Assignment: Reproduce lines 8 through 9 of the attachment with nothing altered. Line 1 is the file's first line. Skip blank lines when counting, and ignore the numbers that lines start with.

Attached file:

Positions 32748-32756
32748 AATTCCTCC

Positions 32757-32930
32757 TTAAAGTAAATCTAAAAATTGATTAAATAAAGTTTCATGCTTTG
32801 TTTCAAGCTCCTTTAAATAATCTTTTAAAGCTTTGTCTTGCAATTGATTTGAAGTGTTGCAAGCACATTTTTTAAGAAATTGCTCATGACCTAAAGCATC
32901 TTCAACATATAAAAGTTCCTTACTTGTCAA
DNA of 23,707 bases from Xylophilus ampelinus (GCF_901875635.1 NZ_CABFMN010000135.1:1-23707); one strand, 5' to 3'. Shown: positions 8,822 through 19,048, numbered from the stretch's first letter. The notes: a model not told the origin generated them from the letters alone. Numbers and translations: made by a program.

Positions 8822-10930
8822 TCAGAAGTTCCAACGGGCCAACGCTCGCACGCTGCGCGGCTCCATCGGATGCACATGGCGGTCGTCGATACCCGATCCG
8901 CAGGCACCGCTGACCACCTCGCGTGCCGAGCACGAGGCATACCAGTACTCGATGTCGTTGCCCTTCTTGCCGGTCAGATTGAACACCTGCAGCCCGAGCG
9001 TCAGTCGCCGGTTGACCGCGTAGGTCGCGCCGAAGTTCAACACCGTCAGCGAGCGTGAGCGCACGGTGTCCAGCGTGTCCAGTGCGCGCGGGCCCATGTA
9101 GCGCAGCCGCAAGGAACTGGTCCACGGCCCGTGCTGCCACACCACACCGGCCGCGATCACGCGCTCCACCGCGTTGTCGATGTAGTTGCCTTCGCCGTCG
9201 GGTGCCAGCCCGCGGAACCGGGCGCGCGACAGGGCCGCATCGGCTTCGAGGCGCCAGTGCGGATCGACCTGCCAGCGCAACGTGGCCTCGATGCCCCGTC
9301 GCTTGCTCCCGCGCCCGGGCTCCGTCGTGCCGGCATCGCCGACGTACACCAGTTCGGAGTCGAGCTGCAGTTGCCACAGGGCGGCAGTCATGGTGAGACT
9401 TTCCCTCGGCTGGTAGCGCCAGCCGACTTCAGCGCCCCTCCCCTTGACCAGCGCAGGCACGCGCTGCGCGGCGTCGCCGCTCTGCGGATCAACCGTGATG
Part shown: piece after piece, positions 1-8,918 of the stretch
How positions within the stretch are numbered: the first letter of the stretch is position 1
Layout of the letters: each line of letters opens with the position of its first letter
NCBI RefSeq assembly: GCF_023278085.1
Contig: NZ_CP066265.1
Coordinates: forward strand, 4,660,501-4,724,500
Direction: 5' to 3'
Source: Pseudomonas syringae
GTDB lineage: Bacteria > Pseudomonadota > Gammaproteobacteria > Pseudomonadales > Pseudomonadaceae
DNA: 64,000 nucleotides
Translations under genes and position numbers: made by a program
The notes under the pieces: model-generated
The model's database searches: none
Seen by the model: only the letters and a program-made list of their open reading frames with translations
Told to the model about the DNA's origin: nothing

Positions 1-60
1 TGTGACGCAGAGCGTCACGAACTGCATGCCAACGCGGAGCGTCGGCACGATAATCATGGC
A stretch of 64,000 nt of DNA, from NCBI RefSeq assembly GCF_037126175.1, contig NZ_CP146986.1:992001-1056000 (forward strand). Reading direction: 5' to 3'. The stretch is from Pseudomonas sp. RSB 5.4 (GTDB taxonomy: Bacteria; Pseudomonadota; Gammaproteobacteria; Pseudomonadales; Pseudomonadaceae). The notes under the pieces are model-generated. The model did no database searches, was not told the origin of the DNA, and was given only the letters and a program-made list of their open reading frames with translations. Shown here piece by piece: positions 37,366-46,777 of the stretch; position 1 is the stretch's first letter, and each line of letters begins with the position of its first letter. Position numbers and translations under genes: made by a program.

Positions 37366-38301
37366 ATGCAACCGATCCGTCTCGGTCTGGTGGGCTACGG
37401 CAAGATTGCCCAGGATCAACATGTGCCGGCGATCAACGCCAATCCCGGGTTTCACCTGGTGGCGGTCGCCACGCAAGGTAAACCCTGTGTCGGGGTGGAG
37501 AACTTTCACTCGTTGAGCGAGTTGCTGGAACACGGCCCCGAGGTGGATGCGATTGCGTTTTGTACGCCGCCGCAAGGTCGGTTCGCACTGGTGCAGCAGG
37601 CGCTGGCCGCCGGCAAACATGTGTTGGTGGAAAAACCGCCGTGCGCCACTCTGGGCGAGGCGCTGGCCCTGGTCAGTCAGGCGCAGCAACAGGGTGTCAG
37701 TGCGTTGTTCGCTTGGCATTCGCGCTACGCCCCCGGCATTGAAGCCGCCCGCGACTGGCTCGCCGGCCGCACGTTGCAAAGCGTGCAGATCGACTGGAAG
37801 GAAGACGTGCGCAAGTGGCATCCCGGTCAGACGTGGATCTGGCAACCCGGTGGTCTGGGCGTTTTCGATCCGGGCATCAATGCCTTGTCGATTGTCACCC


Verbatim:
Positions 8822-10930
8822 TCAGAAGTTCCAACGGGCCAACGCTCGCACGCTGCGCGGCTCCATCGGATGCACATGGCGGTCGTCGATACCCGATCCG